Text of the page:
My husband and I first moved into our apartment because of the great view it afforded us — not of an apartment parking lot, which I have grown quite tired of — but of beautiful leafy green bushes and the Rocky Mountains.

Pitying myself for still living in an apartment, my view was my solace.


And then one morning as I was getting ready for work, I heard a big truck beeping as it backed up in front of our window. I peeked through the shades and saw the driver unload a huge green dumpster.

port-o-let-and-dumpsters“That’s odd,” I thought, as he drove away.

Not long after, there was more beeping. And another big green dumpster. And then another truck pulled up, and my new green neighbors were met with a shiny new Port-o-Let. I was less than thrilled.

It seems that our little view had become operating central for the crews that were methodically painting our entire apartment complex.

Each morning, instead of gazing out at my view and enjoying the chirping of the birds and the occasional sight of a fox bounding down the ditch, I gazed down at work crews banging in and out of the Port-o-Let and whistling along to the polka music blaring from the trucks. Again, less than thrilled.

As they moved in and got comfy, they got messier and messier. Trash flung here and there, half-started painting projects, and an overflowing dumpster.

Each day, instead of gazing past it all to the Rocky Mountains, which still loomed as tall as ever, I found my eyes fixated on this blight on my view.


But then I remembered this.

These children are smiling and laughing, despite being surrounded by worse conditions.

I had developed tunnel vision, or garbage vision, only noticing each day not the incredible blessings of God around me — the trees and mountains and birds who still chirped along with the polka music — but only what was in my life that wasn’t right, that I didn’t want to be there.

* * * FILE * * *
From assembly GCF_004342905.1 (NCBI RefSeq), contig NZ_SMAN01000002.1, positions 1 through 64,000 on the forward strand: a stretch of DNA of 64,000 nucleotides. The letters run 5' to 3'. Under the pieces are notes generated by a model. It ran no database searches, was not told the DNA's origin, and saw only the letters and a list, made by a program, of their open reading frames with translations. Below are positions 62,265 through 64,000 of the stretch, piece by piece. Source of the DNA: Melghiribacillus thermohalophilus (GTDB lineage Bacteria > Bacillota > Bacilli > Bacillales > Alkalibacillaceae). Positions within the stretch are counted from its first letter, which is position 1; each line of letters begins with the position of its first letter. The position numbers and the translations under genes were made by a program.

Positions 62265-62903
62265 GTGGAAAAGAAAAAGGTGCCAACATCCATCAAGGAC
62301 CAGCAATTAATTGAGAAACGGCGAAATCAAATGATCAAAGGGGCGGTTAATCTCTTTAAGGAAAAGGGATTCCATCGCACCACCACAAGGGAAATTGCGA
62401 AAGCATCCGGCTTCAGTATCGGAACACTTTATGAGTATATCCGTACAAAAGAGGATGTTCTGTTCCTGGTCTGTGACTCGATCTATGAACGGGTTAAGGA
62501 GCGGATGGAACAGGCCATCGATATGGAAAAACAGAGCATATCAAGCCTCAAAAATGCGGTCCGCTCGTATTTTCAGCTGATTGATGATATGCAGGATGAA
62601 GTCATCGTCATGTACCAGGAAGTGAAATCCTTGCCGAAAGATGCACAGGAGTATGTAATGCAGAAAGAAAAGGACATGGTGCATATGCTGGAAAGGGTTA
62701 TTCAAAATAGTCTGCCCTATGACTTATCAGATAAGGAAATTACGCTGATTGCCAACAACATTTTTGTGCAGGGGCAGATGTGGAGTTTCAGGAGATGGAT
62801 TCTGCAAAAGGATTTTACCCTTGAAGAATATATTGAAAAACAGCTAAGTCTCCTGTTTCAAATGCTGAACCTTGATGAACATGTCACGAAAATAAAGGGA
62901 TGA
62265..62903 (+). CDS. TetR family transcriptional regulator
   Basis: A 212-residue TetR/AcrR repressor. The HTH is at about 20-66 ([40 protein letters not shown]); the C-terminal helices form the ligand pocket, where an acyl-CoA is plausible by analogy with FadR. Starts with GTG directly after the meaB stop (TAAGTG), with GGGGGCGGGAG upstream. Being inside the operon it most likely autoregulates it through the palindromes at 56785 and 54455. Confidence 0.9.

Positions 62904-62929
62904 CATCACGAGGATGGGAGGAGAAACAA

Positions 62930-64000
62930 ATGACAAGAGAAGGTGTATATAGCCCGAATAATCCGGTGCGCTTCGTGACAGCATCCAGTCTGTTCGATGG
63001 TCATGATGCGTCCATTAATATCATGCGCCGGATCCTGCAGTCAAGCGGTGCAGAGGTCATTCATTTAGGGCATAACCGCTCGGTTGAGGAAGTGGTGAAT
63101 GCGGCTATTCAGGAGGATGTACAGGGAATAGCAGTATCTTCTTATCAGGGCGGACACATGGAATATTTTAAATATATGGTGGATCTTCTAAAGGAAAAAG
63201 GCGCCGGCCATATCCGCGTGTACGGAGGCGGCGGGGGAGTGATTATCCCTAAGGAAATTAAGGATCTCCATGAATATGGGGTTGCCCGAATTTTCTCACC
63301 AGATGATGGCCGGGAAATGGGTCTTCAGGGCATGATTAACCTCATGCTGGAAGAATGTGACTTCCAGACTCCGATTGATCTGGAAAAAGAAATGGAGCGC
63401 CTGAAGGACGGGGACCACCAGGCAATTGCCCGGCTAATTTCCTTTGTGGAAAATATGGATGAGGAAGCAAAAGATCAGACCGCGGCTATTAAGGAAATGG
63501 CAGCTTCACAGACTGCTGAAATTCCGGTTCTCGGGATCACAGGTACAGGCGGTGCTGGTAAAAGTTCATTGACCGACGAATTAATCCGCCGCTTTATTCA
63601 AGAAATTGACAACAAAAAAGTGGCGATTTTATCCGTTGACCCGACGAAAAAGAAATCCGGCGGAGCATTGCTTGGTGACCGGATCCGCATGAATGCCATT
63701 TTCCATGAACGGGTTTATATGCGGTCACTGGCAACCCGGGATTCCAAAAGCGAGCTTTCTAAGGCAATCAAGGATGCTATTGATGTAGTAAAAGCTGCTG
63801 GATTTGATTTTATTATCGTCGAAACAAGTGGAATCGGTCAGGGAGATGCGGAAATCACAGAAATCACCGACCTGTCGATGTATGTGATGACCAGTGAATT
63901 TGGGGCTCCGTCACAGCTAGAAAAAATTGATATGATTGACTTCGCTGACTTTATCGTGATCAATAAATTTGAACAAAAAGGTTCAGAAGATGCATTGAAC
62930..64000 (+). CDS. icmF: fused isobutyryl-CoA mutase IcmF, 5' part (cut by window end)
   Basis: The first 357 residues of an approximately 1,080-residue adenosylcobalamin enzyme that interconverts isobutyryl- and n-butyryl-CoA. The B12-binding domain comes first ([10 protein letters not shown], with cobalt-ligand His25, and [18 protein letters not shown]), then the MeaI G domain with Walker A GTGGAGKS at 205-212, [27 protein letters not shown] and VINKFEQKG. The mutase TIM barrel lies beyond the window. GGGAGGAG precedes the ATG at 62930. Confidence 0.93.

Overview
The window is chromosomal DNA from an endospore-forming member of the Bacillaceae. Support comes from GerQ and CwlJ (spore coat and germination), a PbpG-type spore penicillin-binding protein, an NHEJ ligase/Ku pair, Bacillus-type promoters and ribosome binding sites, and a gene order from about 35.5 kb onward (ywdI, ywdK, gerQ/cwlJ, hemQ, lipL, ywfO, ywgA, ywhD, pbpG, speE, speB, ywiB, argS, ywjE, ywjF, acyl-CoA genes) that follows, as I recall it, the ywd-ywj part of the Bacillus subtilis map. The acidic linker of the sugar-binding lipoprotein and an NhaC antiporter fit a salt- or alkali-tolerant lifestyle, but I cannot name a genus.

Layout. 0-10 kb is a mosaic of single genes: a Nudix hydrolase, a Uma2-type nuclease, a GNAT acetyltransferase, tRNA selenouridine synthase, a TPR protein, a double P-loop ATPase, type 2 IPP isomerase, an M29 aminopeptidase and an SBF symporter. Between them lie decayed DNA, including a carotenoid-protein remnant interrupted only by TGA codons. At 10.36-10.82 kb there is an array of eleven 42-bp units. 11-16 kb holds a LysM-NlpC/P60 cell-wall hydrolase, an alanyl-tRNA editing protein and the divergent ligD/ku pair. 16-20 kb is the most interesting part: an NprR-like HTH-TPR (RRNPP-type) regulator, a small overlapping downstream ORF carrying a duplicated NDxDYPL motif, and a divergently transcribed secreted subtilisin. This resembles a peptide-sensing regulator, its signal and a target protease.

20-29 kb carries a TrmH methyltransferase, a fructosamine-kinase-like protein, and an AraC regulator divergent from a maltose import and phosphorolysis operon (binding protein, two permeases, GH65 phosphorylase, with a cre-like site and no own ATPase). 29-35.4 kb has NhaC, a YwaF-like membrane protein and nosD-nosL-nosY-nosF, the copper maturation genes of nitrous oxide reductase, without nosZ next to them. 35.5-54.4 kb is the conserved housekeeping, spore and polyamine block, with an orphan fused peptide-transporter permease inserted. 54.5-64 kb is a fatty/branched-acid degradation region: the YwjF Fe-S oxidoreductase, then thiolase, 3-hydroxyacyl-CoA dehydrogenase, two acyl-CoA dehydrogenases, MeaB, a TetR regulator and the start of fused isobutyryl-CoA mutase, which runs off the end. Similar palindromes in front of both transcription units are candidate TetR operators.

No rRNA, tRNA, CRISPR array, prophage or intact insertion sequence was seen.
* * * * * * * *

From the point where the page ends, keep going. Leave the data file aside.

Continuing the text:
God blesses me so much every day. Sometimes I see it, and other times I don’t see the blessings for the garbage. What’s your view? How do you remember the good God has given you instead of what’s still not quite right?

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14 Comments Add a Comment
  1. Lindy
    Aug 13, 2008
    at 4:36 am

    Wow, Amber! What a powerful message!

  2. Aug 13, 2008
    at 6:23 am

    Amen….thanks for the reminder!

  3. Aug 13, 2008
    at 8:03 am

    After the events that followed after the divorce of my parents, I had both emotional and physical scars from it all. I went through a period where everything was garbage to me. I focused so much on the negative that I completely lost sight of anything to be joyous about. It took me forcing myself to write down in a journal 3 things each day that I was thankful for. To find those 3 things was very hard, but eventually got easier. When I go back and read my journals from this part of my life, I see how God was working so hard on me, but I refused to allow Him to. Gradually, I began allowing Him to do what He promised me all along and by the end, I couldn’t just stop at the 3 things!

    God has a way of humbling us when we feel we have it bad, but also is so great at working in us to focus on the things ahead and not the little pieces of garbage along the way.

    Thank you for your post this morning. I love to see those smiling faces!!!

  4. Amber Van Schooneveld
    Aug 13, 2008
    at 8:09 am

    Thank you so much for sharing this, Abbie. Being thankful can be so powerful!

  5. Aug 13, 2008
    at 8:39 am

    I think we’re all guilty of that from time to time. Thanks for the reminder – great post!

  6. Aug 13, 2008
    at 10:13 am

    Great reminder…there is always good to be found.

  7. Aug 13, 2008
    at 11:58 am